Fig. 3: Uniform 2D AB di- and ABA triblock segmented platelets with spatially distinct core chemistries prepared by seeded growth of P(VL-co-CL)-based blend unimer and PCL-based blend unimer using 1D PCL62-b-PDMA270 seeds.
figure 3

ad, Schematic representation of the formation of triblock co-micelles from a PCL62-b-PDMA270 seed (a), TEM image (b), AFM height image (c) and corresponding height information of the lines indicated in c (d) for the triblock co-micelle. eg, TEM and corresponding STED images of 2D platelets labelled with BODIPY dyes: diblock co-micelles of P(VL-co-CL)-PCL prepared from sequential addition of P(VL-co-CL) and PCL blend unimer into 1D PCL62-b-PDMA270 seeds (e), diblock co-micelle of PCL-P(VL-co-CL) prepared from sequential addition of PCL and P(VL-co-CL) blend unimer into 1D PCL62-b-PDMA270 seeds (f) and triblock co-micelles of PCL-P(VL-co-CL)-PCL prepared from sequential addition of PCL, P(VL-co-CL) and PCL blend unimer into 1D PCL seeds (g). The PCL region is labelled with green dye, and the P(VL-co-CL) region with blue dye.

To further demonstrate the scope and expand the complexity of the 2D platelets with segmented cores formed through this seeded growth process, an ABC triblock co-micelle platelet that contained P(VL-co-CL) (C5/C6), PCL (C6) and PHL (C7) cores was prepared by sequential addition of the three different blend unimers to 1D PCL62-b-PDMA270 (C6) seeds. This afforded triblock co-micelle platelets with uniform sizes, as confirmed by TEM and AFM analysis (Fig. 4). The AFM height profile of the platelets showed that the three different layers all had different heights (Fig. 4d), consistent with triblock co-micelle formation. This was further confirmed using dye-labelled P(VL-co-CL), PCL and PHL copolymers, as evidenced by the fluorescent concentric platelet multiblock co-micelles with readily distinguishable regions imaged by STED (Fig. 4e).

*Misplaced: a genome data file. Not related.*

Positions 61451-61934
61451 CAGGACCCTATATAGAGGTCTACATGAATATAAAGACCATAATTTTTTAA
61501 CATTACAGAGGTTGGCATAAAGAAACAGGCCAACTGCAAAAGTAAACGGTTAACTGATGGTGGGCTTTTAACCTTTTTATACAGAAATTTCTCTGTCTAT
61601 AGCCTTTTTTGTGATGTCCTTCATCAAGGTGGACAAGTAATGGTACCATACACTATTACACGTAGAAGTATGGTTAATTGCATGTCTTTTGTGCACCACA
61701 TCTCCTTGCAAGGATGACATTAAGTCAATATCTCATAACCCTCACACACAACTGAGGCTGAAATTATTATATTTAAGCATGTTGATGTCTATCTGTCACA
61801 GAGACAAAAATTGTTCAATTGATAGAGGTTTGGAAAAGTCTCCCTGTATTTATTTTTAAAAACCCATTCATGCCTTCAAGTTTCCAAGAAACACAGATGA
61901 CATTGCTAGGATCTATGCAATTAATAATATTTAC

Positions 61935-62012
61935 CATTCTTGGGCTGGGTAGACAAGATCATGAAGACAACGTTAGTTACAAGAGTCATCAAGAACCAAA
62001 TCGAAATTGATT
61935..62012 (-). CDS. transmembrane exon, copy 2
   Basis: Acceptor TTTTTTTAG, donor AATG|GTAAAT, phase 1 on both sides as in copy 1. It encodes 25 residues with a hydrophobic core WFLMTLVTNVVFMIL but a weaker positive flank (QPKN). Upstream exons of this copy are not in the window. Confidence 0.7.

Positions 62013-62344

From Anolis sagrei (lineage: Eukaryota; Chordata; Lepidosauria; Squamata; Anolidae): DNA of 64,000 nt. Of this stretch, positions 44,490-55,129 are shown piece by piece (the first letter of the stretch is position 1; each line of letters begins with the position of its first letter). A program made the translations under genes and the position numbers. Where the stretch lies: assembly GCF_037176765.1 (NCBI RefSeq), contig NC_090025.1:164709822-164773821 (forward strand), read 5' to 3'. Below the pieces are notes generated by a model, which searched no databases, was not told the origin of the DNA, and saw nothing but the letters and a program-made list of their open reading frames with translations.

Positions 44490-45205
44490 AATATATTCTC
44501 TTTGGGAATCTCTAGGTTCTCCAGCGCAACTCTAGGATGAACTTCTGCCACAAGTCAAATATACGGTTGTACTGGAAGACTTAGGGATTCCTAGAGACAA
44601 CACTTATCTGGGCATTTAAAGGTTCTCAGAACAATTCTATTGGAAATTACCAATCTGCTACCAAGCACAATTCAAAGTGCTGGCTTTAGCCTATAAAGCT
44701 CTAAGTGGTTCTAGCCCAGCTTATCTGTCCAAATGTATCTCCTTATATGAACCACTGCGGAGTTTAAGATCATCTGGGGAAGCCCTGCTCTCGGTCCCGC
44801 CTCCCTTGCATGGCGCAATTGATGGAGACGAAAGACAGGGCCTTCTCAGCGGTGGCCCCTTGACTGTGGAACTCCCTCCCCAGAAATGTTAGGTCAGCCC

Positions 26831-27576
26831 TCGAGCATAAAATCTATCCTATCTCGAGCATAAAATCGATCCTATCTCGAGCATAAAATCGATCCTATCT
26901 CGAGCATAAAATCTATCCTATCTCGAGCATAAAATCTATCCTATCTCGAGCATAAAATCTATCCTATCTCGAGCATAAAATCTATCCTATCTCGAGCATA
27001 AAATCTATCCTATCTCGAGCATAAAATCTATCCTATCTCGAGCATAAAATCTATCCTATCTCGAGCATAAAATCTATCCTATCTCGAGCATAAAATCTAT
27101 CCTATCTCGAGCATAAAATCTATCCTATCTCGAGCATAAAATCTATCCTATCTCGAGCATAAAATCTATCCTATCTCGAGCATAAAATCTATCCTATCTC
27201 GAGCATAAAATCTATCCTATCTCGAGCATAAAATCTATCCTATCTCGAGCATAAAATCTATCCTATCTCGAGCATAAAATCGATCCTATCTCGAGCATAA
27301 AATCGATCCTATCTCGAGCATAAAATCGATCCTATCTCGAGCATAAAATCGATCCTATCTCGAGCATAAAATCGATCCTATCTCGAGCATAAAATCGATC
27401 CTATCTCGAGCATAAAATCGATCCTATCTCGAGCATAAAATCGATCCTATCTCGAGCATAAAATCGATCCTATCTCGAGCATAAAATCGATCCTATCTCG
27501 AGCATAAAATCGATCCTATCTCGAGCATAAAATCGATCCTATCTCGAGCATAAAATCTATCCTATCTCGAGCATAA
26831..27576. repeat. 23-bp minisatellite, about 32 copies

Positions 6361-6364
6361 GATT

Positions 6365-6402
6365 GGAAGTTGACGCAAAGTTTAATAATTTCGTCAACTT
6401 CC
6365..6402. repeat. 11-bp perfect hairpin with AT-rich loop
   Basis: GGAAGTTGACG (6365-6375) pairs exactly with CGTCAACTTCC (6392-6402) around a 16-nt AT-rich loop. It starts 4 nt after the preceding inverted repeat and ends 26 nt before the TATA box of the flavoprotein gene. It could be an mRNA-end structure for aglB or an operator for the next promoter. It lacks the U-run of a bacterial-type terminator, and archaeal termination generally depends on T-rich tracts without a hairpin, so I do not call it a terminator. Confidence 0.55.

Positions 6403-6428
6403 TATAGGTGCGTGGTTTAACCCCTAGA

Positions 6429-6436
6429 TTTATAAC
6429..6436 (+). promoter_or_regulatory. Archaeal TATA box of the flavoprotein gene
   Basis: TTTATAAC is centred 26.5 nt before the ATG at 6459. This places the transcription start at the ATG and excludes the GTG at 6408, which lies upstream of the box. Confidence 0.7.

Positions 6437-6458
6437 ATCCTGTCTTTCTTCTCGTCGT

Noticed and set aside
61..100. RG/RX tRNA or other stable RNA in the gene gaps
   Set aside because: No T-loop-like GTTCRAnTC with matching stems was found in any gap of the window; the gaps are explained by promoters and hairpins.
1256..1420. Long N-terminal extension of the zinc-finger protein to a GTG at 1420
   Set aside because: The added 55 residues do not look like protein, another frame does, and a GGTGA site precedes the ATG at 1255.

Fig. 4: Formation of 2D ABC triblock segmented platelets with distinct core chemistries by seeded growth.
figure 4

a, Scheme of uniform 2D platelet block co-micelles prepared by sequential seeded growth of P(VL-co-CL), PCL and PHL blend unimers from 1D PCL62-b-PDMA270 seeds. bd, TEM image (b), AFM height image (c) and corresponding height profile (d) of triblock co-micelles in c. e, Corresponding STED images of BODIPY-dye-labelled 2D triblock co-micelles; P(VL-co-CL) is labelled in blue, PCL in green and PHL in red.